How to Build a Simple Bee Apiary
Beekeeping is a historical craft and an agricultural method of husbandry or farming. It involves housing and tending colonies of bees and harvesting honey and beeswax. Beekeepers are also called apiarists because they tend apiaries, or bee yards. An apiary is the place where hives are located for colonies of bees. Whether you want one bee hive or many, the location you select for them becomes an apiary and requires some preparation and maintenance.
Find out about local laws and ordinances about beekeeping where you plan to locate your apiary. Don't spend a lot of time and money setting up your apiary only to find out it isn't legal in your area.
Examine and prepare the location selected for beekeeping. An ideal apiary has trees and shrubs for shelter from the sun, wind and rain, good drainage without standing or stagnant water, an open, airy space and a nearby water source such as a clear stream or small freshwater pond. Remove any noxious weeds or overgrown shrubs and trees, as well as any insect infestations such as large ant hills or wasp or hornet nests. Mow the grass around the area where you want to place the hives. If the location is not in a garden or landscaped with a lot of plants to provide pollen for the bees, prepare areas around the hives to plant with sweet corn, vegetables, fruit trees, herbs and other flowering plants. Consider enclosing the area with a picket fence to keep the bees safe from animals and curious people.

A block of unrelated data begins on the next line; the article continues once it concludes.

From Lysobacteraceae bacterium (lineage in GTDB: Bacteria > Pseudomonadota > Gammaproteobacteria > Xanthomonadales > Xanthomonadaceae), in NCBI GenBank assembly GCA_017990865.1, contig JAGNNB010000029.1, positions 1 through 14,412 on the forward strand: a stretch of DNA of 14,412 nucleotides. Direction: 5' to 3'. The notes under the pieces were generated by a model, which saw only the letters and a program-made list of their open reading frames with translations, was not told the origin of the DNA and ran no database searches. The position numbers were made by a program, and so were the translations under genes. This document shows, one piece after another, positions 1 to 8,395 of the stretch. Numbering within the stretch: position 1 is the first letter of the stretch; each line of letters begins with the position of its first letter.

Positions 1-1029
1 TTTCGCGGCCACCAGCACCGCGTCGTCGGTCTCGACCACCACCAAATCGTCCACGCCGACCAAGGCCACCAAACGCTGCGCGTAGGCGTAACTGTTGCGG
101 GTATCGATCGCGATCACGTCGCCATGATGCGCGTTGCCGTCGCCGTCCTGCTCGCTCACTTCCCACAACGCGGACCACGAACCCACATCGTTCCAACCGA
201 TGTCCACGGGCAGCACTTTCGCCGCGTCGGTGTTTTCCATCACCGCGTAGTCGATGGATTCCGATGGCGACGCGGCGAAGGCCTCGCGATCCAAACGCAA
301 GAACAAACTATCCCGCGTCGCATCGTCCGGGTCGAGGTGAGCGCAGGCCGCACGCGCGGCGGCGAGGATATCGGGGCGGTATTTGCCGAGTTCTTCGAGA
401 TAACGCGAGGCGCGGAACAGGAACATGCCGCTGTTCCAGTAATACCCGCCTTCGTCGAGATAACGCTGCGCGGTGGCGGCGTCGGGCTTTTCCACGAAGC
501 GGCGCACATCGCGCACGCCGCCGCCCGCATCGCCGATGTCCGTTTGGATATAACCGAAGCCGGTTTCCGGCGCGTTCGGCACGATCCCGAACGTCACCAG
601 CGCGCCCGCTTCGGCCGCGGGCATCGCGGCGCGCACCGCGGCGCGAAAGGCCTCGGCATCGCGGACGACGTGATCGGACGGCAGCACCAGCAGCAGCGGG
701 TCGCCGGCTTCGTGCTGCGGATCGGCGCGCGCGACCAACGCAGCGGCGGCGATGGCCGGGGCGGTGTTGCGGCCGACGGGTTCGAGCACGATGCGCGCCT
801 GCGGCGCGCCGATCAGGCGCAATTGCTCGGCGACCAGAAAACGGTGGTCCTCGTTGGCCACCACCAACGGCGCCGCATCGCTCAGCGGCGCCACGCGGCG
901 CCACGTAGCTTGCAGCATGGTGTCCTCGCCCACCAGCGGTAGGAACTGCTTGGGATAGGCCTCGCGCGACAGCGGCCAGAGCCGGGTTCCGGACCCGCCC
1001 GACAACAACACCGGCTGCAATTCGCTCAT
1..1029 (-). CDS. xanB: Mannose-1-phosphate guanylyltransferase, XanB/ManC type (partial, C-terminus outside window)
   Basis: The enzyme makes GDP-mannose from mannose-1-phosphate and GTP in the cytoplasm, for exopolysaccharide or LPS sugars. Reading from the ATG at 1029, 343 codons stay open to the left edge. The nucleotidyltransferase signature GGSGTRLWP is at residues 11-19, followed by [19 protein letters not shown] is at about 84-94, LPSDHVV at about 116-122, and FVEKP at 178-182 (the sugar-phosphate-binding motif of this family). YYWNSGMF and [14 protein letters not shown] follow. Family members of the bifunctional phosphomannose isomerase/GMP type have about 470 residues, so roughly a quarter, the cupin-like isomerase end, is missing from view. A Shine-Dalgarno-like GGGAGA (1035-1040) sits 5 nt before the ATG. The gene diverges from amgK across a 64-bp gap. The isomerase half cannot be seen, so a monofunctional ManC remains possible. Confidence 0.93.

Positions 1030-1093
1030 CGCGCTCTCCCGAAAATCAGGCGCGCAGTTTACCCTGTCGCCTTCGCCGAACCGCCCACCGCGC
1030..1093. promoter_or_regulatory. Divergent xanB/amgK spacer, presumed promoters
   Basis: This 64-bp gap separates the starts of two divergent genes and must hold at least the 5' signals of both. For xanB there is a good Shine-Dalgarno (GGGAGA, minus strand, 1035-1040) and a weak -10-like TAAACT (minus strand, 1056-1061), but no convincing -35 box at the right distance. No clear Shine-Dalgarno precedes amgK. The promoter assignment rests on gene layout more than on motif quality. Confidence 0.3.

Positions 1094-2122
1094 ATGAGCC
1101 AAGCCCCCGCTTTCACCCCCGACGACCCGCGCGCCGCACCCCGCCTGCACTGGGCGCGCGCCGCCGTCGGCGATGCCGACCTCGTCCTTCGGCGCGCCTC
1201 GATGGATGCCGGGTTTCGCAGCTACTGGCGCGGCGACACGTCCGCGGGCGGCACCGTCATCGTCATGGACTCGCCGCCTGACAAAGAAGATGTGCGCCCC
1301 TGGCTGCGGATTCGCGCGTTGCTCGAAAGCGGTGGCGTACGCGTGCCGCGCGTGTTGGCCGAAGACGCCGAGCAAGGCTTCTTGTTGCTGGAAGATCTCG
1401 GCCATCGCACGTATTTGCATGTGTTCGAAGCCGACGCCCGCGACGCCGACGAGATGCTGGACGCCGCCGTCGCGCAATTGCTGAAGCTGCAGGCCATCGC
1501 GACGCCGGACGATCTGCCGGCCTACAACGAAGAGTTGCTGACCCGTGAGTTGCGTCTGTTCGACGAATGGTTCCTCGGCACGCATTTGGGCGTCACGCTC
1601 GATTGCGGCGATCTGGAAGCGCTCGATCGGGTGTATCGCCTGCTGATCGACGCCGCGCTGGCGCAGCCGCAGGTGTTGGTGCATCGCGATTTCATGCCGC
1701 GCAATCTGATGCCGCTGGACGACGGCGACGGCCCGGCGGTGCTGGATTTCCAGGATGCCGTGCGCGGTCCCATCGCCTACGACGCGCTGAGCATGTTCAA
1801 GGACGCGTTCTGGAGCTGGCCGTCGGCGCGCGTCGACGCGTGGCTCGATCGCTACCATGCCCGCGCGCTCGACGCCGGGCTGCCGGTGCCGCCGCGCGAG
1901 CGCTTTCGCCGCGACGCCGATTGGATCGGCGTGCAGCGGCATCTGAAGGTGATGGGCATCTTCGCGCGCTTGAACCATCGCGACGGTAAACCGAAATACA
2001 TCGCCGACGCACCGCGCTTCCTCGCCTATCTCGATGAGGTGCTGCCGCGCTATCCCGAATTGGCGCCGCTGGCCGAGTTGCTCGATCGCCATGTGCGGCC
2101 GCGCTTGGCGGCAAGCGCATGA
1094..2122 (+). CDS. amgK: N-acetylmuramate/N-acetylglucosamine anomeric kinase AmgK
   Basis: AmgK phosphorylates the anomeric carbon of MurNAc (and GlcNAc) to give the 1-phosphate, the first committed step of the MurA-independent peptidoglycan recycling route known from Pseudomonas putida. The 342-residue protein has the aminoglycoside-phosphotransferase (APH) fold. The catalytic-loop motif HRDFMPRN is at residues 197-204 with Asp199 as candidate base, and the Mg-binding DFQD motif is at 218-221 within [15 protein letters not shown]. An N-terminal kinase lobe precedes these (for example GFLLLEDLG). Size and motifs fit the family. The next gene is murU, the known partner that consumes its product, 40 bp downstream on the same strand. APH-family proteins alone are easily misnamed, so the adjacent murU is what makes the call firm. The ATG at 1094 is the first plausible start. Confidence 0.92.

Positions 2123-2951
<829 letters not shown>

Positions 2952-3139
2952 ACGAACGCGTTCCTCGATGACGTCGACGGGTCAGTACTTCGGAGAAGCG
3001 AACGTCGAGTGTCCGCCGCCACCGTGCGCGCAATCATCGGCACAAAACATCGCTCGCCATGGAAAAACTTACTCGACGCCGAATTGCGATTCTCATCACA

Purchase or build bee hives. Place bee hives in the prepared location, set up properly on sturdy foundations. Hives need good air circulation around and under them and stable foundations that won't tip or fall.
Fill hive or hives with bee colonies and queens when the location has enough pollen-producing plants established to keep the bees fed.
Tend the bees regularly and consistently to avoid problems such as starvation, disease, loss of queens or swarming. Visit the bee hives at least once a week, and smoke the bees and open the hive at least once a month for inspection. Look for dead or diseased bees, infestations of other insects in the hive and any other unusual conditions that indicate problems.
Join a local beekeeping association, take a class in beekeeping and get a good beekeeping manual to educate yourself about beekeeping and honey harvesting. Learn as much as possible to improve the health and hygiene of your apiary for the best results for your bees and honey.
Things You Will Need
- Beehive or beehives
- Colonies of honey bees with queen bees
- Plants for pollen, such as sweet corn, clover, vegetable garden plants, or flowering fruit trees
- Hive tool
- Beekeeper's veil and gloves
- Honey-extracting equipment, including uncapping knife, uncapping tank, extractor, strainer and storage tank
- Remember that hygiene is very important in the apiary. Keep the area clear of overgrowth, pests and problematic conditions.
- Set up a hive inspection schedule and keep a log to have good records of your bees' condition and your maintenance.